Between those poles falls songs, as strong a collection of material as Lenker has assembled so far. Owing to both the production and Lenker’s sharpened songwriting, songs is brighter and more immediate than abysskiss, the solo album she released in 2018. It begins with a warm flurry of guitar notes on “two reverse,” on which we learn this is not only a quarantine album but a breakup album. “Lay me down so to let you leave,” Lenker sings, her voice fluttering against her chiming guitar. “Tell me lies, wanna see your eyes/ Is it a crime to say I still need you/ Crime, wanna feed you.”
From there, with possible exceptions like the familial reckoning “half return” and the morbid “come,” Lenker continues surveying the fallout from a romance gone awry. Mostly she does so via trembling and wooly numbers that resemble the Staves or Phoebe Bridgers tapping into the vibe of early Iron & Wine — except Lenker and Weinrobe present these songs in crystalline clarity without sacrificing that live in-person sensation, so songs never resembles a hushed lo-fi artifact. In fact, it rarely resembles an artifact at all. Every time you press play Lenker seems to be breathing this music to life right now, in this very moment, and she’s chosen to let you in on her private grief. For some artists, this would be the context for a discomfiting listen, a sense that you’ve invaded someone’s privacy or they’ve shared too much of themselves. But even when she’s a wreck, Lenker is a calming presence.
Sometimes she channels her sorrow into nakedly minimal songs like “zombie girl,” on which Lenker is left but nothing but dreams of her ex and the unanswered question, “What’s on your mind?” It’s a reminder of how staggering Lenker’s writing can be, how much emotion she can wring from just her voice, a guitar, and some distant birdsong. Yet the album’s highlight is one of its most layered productions. Built from translucent fingerpicked chords and guided by the rhythm of a handheld shaker, the aching lead single “anything” shimmers with a celestial beauty unmatched in Lenker’s catalog so far, as if lit up by a supernatural mirrorball that has manifested out of thin air. “I don’t want to talk about anything,” a multi-tracked Lenker laments. Eventually, she offers an alternative: “I wanna sleep in your car while you’re driving/ Lay in your lap when I’m crying.”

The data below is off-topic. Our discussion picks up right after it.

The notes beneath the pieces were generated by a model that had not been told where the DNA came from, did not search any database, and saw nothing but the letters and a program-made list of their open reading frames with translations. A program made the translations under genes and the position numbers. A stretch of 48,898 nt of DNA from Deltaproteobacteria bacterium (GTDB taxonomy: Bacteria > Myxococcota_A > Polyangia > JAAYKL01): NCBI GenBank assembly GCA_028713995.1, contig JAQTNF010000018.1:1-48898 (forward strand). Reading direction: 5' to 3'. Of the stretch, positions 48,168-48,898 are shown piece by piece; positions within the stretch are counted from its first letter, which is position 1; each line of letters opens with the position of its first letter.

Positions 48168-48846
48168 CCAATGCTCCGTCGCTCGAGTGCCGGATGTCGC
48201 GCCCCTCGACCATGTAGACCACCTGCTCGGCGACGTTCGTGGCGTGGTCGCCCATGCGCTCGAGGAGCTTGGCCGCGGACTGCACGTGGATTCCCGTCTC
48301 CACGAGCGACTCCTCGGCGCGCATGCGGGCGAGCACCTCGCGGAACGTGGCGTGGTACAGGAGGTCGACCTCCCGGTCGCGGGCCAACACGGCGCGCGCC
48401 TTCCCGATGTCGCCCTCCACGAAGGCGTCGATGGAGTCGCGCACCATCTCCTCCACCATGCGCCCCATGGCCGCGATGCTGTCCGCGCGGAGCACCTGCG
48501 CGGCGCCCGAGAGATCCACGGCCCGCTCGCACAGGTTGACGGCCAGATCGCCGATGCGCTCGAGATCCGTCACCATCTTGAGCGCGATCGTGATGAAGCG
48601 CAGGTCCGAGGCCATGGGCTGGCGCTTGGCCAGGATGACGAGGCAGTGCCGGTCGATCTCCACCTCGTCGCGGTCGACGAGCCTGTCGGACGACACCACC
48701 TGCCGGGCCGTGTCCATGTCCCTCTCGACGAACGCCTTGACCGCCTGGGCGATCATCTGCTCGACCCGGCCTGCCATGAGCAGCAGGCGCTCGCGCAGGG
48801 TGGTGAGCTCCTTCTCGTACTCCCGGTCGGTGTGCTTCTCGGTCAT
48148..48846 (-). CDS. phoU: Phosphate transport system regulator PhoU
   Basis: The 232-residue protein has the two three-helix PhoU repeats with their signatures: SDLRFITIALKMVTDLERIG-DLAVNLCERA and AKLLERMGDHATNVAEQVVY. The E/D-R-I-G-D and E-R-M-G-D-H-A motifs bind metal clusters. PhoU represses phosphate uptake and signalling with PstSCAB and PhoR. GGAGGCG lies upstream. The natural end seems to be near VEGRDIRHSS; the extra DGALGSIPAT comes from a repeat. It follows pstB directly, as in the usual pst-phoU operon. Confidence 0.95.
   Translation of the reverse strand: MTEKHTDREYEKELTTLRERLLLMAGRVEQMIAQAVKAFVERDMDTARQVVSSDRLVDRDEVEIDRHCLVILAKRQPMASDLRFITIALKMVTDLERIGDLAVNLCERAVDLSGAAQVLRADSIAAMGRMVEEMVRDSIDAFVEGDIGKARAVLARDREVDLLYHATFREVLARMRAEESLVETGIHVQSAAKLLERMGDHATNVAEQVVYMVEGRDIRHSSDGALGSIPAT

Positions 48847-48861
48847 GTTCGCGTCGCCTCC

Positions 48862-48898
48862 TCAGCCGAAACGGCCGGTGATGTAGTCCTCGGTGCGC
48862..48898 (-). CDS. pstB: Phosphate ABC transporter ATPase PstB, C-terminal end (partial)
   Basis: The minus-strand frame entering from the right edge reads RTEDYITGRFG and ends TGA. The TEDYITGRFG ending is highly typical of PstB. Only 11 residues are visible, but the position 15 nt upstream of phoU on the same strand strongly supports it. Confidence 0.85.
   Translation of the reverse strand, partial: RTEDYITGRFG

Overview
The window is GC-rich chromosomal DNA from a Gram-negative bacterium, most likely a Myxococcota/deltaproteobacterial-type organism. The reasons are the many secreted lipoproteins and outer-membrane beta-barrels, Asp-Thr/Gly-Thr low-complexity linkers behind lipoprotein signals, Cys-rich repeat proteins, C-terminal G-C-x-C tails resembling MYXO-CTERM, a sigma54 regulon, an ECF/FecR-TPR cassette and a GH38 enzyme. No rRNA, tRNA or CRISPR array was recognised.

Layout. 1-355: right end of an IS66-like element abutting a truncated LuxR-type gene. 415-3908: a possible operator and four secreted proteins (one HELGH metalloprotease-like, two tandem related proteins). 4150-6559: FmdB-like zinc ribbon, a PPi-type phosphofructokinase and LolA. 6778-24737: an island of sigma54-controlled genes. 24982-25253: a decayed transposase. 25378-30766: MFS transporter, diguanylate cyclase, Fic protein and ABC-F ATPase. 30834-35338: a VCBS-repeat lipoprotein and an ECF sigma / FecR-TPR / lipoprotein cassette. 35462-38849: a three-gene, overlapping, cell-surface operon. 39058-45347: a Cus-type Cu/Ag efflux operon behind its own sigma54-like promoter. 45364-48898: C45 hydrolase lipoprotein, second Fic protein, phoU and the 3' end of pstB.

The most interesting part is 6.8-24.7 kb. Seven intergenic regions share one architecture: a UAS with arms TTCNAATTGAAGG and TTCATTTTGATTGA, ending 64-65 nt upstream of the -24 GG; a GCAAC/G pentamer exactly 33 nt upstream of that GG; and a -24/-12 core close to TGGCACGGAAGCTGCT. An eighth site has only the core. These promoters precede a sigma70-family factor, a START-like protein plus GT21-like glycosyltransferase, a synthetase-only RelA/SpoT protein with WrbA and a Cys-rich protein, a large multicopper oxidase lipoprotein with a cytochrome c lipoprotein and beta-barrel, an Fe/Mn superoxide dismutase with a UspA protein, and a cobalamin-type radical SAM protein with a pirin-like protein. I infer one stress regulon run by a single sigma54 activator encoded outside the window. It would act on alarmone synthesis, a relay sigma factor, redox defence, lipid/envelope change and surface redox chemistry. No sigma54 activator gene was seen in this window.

Again and again on songs, we hear Lenker longing to be in the presence of someone she loves. The same sentiment is implied in the ruminative flourishes and wide open gulfs of instrumentals — that desperation to close a gap that cannot be closed. The reasons for Lenker’s alienation apparently run deeper than the factors that have kept so many in this world separated from their friends and family this year, but the intense feelings she conveys here are congruent with humanity’s pervasive desire to go back to some kind of normalcy that can never truly be reattained. In that sense, these records capture the mournful spirit of 2020 far better than cutesy pop songs about standing six feet apart or being stuck indoors with your partner. Futile as her quest to salvage this particular relationship may be, by documenting it, she has forged a much more universal connection.
songs and instrumentals are out 10/23 on 4AD. Pre-order them here.